There is a common saying in the stock market – “the bull climbs up the stairs, while the bear jumps out of the window”.
What the above means is that bull markets tend to last for a fairly long time as share prices continue their slow and steady ascent, whereas bear markets tend to be sharp, sudden and quick and bring prices down in a hurry.
Investors who are not aware of this tendency may be caught by surprise and be unsure of how to react. Therefore, I feel it’s good to addresses some of the underlying reasons for this phenomenon and also how investors should position their portfolios to look for opportunities.
Bull – Slow And Steady
At the start of a new bull market, as corporations recover from the previous downturn and sentiment remains fragile, investors may also feel hesitant about committing capital to equities. This explains why bull markets start slow, and share prices only move up after pauses – sentiment remains guarded, and the fear from the previous bear market and downturn is still fresh in people’s minds.
Over time, as business conditions improve and companies report rising profits, cash flows and dividends, investors start to feel more confident and plough more capital into the stock market. Companies need time to execute business strategies and to grow their market share, and this explains the steady rise in share prices over a long period, typically years. There may be a few shocks along the way, but a bull market should remain intact as long as consumer confidence returns and corporations (as a group) can continue to grow profits.
Bear – Fast And Sudden
Sentiment may change swiftly and suddenly without any warning, causing valuations to plunge and people to feel despondent and pessimistic. This usually signals the start of a bear market, but we will only know for sure in hindsight.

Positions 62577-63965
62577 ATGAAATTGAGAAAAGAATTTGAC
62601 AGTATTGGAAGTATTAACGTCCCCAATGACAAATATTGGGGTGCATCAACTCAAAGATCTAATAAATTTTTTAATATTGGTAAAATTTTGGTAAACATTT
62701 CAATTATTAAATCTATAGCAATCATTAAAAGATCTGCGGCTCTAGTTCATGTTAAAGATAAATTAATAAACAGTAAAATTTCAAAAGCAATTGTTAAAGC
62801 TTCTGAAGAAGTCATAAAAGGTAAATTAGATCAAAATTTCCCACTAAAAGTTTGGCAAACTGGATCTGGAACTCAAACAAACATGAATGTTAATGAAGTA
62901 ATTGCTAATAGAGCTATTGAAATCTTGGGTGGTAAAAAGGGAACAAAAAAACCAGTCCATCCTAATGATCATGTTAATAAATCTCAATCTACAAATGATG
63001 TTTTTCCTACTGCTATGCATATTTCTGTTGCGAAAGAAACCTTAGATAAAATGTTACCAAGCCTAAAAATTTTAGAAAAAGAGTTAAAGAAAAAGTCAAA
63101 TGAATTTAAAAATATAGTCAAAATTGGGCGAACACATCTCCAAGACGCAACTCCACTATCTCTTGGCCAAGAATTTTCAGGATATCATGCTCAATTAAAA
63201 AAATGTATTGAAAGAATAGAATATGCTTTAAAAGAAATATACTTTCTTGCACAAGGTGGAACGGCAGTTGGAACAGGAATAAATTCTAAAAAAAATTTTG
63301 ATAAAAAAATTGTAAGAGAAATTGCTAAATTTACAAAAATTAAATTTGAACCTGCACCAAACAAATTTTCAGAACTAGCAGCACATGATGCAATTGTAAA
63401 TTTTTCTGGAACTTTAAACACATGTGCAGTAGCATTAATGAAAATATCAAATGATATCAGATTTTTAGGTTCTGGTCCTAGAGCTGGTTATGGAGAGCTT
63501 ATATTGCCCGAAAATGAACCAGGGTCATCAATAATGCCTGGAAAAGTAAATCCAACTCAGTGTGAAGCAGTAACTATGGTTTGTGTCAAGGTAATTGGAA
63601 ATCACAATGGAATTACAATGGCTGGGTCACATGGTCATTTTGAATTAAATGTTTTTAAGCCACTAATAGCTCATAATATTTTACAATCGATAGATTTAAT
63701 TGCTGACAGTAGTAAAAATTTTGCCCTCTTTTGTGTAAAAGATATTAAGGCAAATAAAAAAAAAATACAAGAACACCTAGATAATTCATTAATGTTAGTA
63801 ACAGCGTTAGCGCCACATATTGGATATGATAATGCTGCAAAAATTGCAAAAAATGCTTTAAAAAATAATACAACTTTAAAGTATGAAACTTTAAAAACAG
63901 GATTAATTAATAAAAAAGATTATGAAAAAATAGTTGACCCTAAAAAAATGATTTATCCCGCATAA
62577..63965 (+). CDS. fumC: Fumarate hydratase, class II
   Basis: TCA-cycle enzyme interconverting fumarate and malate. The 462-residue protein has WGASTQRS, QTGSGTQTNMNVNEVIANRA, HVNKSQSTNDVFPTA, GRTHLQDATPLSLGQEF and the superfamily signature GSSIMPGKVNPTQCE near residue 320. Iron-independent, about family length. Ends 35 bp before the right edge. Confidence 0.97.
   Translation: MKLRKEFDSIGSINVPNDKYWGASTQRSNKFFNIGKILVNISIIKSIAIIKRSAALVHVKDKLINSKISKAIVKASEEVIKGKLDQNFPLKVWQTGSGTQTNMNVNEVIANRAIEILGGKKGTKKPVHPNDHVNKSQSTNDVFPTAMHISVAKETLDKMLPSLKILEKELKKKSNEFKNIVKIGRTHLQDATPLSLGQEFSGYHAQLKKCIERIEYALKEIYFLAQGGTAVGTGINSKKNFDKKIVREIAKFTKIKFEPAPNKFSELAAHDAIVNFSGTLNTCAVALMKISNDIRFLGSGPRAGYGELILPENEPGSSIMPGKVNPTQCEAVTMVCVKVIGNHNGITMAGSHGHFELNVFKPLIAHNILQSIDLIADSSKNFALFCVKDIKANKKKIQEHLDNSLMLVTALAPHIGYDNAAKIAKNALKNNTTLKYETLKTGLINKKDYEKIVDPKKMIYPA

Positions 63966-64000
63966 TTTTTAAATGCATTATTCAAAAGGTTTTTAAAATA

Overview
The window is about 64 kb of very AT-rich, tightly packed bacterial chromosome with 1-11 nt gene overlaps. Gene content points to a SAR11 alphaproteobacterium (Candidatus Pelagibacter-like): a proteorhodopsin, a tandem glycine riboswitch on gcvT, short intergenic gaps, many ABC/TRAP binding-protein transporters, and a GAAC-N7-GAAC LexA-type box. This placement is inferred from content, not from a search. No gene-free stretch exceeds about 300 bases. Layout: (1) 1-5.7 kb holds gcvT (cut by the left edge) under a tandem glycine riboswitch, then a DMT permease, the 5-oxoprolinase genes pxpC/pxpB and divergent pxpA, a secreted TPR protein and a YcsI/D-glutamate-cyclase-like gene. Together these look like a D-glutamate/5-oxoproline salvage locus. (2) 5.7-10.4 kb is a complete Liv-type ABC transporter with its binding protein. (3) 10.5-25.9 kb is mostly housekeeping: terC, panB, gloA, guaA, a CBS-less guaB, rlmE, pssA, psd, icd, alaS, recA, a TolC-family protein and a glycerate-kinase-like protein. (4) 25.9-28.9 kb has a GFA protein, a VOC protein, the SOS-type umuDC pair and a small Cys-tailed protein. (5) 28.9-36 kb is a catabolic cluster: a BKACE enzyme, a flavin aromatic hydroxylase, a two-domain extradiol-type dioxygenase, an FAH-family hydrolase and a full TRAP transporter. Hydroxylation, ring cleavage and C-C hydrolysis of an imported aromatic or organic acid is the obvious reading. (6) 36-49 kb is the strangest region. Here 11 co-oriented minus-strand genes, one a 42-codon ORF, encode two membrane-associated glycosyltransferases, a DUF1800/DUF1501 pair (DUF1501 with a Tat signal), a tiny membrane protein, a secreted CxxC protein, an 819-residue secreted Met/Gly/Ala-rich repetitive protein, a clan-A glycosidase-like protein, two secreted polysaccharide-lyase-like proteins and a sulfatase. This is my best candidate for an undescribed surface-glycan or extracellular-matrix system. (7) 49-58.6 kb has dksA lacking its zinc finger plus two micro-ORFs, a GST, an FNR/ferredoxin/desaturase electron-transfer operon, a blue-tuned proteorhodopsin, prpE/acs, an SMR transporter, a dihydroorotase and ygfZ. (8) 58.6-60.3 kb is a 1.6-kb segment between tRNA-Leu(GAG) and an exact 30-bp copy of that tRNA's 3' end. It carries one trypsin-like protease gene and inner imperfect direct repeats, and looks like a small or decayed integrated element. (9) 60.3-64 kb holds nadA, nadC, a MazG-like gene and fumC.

Corporations start to suffer from falling sales, weak demand and face problems in refinancing debt, and this will spread across the entire economy and impact employment and other economic indicators. The chief reason for shorter durations in bear markets is because negative conditions tend to be rectified quickly (as governments and companies react to solve problems) and people also do not like to feel pessimistic all the time, so this will eventually give way to more benign business conditions and improved psychology.
How To Position Your Portfolio
Investors who understand the average lengths of bull and bear markets should position their portfolio for long-term growth during a bull market, and be ready to pounce on good opportunities when a bear market arrives.
Since it is pointless to try to predict or time the switch from bull to bear (and vice versa), an investor should, therefore, remain vested in good companies with a view to add on during periods where valuations become significantly more attractive.
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The information provided is for general information purposes only and is not intended to be personalised investment or financial advice.